• Growth of a primary tumor in a vertebral body
  • Spread of distant primary organ tumors to the spine
  • Growth of tumors into spinal canal
  • Collapse of vertebral bodies causing nerve pressure

Possible Treatment Options

Non Operative Treatment
Chemotherapy and radiation are sometimes needed. Surgery can be considered for those who do not improve.

Anterior Vertebral Body Replacement
Surgical instruments are used to remove tumor and affected vertebrae. Once the tumor is removed, a metal implant is inserted to provide stability and replace the void caused by the removed tumor.

Laminectomy and Instrumentation
Performed when a tumor has spread to the spine and is pushing on the spinal cord. The laminectomy removes a portion of the bone pushing on the nerves or spinal cord causing pain. Instrumentation is often used to provide additional stability.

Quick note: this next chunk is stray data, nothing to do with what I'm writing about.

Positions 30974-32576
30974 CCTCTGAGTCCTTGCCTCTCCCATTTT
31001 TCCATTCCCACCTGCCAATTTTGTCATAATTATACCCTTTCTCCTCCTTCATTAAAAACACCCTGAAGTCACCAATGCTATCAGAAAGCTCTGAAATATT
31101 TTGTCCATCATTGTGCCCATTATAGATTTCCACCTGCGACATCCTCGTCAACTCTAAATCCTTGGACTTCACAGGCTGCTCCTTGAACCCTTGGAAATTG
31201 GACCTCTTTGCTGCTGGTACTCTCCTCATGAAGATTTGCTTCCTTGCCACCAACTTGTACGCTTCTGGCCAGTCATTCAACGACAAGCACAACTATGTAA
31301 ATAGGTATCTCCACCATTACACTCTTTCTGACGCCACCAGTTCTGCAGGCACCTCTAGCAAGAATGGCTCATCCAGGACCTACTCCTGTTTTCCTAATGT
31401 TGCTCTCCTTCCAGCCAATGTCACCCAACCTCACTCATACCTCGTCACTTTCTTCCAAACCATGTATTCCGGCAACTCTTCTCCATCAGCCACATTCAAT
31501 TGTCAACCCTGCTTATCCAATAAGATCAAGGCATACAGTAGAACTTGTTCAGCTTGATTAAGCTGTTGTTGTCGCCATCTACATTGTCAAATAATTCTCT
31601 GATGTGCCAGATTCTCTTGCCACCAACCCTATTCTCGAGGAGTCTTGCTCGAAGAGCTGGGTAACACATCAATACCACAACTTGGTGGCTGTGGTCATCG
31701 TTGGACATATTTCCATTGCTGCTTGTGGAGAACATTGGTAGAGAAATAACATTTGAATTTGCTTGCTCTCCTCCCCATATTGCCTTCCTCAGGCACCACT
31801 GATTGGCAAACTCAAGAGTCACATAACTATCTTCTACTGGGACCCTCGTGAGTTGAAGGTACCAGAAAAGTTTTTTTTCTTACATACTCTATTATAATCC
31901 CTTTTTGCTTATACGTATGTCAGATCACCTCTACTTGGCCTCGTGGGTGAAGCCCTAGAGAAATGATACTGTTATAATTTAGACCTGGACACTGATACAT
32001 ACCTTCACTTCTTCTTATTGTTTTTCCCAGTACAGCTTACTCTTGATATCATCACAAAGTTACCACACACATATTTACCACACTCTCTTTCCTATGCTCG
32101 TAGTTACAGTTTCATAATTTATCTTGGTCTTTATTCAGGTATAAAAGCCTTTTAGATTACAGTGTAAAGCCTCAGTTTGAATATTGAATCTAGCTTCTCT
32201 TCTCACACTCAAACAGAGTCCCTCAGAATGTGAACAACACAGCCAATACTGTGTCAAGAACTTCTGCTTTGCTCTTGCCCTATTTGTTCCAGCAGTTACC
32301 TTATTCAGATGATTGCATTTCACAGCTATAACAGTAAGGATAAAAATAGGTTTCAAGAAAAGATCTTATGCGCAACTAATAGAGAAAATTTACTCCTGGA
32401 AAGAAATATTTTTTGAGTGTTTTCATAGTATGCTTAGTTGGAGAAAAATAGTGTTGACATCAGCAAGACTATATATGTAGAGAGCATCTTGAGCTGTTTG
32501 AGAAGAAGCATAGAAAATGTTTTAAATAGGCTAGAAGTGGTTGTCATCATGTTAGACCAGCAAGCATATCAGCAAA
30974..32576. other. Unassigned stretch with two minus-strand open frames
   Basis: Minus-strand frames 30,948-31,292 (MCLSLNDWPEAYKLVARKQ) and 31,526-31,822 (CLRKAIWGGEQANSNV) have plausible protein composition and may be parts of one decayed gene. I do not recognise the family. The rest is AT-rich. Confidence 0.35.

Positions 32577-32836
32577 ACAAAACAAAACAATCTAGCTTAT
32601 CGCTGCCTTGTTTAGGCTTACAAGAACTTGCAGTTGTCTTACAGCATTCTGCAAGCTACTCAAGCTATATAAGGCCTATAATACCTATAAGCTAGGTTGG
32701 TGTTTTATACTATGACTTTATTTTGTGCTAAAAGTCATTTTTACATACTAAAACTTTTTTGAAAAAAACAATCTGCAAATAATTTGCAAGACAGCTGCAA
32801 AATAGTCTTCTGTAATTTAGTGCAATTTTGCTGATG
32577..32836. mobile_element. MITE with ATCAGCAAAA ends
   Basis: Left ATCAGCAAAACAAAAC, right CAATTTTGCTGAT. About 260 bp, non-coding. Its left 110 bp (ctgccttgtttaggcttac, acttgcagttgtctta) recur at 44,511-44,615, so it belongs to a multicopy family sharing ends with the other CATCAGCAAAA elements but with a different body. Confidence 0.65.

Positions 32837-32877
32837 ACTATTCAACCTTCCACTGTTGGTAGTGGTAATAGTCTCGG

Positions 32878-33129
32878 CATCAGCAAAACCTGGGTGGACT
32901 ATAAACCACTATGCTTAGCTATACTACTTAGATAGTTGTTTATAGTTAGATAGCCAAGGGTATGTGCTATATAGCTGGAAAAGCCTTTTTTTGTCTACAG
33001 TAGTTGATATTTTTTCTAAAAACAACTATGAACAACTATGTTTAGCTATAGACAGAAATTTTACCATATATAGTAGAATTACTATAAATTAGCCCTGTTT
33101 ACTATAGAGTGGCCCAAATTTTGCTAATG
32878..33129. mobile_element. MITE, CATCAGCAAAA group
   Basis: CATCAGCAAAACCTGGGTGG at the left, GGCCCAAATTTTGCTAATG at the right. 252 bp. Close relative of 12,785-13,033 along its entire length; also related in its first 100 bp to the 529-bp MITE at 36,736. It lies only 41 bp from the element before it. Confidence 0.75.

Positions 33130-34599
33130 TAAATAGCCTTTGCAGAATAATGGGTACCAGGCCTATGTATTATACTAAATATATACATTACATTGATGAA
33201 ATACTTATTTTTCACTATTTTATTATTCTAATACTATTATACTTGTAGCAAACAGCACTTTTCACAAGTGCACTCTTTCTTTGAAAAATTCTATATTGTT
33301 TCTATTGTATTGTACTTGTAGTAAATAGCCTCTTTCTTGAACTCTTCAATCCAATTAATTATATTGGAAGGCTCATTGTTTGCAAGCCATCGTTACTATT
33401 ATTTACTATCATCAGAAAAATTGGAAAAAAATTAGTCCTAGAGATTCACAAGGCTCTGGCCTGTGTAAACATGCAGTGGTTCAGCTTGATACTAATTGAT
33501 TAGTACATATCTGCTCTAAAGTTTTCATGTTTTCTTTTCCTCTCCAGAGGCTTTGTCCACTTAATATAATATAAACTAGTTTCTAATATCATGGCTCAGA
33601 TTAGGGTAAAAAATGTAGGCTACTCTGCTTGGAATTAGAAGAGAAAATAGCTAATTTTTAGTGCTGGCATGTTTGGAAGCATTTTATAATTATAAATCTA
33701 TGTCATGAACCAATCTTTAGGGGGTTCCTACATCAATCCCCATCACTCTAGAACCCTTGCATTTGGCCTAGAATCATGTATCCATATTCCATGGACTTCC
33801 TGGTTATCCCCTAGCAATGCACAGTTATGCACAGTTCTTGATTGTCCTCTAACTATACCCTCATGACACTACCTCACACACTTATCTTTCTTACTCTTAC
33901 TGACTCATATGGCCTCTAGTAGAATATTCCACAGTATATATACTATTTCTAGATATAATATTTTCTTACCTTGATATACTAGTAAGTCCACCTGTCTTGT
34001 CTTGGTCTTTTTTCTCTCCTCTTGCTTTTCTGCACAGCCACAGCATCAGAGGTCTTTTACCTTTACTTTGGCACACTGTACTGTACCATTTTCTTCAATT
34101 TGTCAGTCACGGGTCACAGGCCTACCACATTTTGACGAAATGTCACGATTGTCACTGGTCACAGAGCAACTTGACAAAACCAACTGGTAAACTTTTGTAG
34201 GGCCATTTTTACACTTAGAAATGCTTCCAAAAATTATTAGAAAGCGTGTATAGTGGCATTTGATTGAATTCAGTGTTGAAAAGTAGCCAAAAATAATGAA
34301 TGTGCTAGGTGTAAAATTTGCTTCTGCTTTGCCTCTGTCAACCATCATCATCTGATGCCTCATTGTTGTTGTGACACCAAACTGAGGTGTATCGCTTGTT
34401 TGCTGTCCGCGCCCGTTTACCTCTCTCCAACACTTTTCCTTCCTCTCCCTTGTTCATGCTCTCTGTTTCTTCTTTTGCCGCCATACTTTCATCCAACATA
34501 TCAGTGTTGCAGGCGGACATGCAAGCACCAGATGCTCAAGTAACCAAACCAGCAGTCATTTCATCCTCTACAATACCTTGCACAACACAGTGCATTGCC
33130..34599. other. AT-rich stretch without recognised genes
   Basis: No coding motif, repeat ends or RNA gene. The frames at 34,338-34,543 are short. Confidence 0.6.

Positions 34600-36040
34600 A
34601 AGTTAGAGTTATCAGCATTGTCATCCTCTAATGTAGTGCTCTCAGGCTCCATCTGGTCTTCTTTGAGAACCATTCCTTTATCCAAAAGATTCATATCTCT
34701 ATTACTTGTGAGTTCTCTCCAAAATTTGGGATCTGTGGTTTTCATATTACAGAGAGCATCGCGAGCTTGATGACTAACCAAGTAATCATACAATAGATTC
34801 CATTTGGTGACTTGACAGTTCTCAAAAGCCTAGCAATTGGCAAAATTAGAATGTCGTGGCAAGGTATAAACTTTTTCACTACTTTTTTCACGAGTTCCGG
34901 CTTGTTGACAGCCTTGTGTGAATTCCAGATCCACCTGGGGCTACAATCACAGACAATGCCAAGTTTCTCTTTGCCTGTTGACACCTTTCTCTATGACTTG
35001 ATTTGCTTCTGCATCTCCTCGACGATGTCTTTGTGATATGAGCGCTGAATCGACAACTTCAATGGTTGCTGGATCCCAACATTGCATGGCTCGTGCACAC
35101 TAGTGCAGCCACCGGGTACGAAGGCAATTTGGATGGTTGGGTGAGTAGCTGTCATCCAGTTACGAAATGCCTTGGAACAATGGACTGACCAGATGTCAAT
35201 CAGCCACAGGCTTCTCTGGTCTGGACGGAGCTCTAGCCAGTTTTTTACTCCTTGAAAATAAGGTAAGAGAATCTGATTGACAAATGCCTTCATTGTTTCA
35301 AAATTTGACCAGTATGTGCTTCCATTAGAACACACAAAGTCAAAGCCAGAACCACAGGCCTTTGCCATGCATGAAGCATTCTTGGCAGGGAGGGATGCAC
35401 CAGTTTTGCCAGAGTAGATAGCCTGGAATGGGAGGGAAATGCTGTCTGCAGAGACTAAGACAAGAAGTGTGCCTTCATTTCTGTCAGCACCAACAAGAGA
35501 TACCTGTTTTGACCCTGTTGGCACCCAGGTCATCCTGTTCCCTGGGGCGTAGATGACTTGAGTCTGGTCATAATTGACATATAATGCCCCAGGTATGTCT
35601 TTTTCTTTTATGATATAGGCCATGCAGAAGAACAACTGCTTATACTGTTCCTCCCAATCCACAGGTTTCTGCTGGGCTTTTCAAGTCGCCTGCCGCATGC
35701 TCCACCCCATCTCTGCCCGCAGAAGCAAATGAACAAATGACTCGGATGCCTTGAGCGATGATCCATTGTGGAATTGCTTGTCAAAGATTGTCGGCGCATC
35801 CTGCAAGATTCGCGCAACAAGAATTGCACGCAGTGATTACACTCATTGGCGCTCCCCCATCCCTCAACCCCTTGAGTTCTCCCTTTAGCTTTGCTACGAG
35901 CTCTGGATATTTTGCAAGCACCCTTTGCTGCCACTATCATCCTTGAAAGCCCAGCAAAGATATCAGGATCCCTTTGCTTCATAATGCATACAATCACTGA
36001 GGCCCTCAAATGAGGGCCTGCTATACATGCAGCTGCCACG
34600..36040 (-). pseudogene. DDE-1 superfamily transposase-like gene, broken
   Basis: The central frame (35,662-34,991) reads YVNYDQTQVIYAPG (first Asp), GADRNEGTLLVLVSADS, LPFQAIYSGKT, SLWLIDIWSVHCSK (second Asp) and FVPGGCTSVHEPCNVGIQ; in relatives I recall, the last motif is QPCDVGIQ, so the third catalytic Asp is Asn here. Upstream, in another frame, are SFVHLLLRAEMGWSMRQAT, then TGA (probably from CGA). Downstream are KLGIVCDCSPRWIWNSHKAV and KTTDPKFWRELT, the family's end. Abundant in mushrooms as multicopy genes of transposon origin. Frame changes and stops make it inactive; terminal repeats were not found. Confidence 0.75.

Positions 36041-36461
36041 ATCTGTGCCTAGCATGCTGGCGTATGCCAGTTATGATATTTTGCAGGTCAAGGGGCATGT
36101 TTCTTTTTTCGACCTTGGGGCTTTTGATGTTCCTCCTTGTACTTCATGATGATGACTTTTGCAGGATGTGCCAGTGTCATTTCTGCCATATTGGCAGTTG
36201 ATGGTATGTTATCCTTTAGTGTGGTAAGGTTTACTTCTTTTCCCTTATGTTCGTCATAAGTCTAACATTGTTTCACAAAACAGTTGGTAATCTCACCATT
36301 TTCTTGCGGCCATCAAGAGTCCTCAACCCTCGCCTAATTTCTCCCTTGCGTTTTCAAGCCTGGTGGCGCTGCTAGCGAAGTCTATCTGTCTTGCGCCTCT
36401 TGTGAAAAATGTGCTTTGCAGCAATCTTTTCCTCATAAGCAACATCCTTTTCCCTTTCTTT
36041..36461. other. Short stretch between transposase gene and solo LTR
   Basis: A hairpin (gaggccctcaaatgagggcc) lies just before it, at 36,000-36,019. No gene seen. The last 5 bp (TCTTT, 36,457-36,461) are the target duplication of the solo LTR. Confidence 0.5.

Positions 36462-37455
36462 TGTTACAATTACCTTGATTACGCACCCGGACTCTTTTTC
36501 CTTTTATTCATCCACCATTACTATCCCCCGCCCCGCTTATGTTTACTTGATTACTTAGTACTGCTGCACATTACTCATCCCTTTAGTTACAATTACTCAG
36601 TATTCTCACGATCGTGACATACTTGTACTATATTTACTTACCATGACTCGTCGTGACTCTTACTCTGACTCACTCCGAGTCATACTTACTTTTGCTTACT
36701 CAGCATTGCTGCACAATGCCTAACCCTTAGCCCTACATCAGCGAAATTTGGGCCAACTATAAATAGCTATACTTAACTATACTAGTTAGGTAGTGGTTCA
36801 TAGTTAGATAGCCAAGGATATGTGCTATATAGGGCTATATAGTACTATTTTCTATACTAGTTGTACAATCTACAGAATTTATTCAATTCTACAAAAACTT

Epidural Steroid Injection

An epidural steroid injection is a medical procedure that involves the administration of pain-killing medication into a small space in your back or neck. Epidural steroid treatment usually involves a series of three injections, administered two weeks apart. This treatment has brought relief to many patients who suffer from pain caused by local inflammation, such as bulging discs, arthritis or ligament strain.

How quickly can I expect pain relief?

While relief is not instantaneous, most patients report that initial benefit is felt two to five days after the first injection and maximum relief is reached one or two weeks after the last injection.

How should I prepare for the procedure?

To minimize the chance of complications from the procedure, we ask that you follow a few simple guidelines:

  • If you are allergic to x-ray dye/contrast, iodine, or shellfish please follow the instructions given by the nursing staff. If you were not given specific instructions, please call 501-661-0077.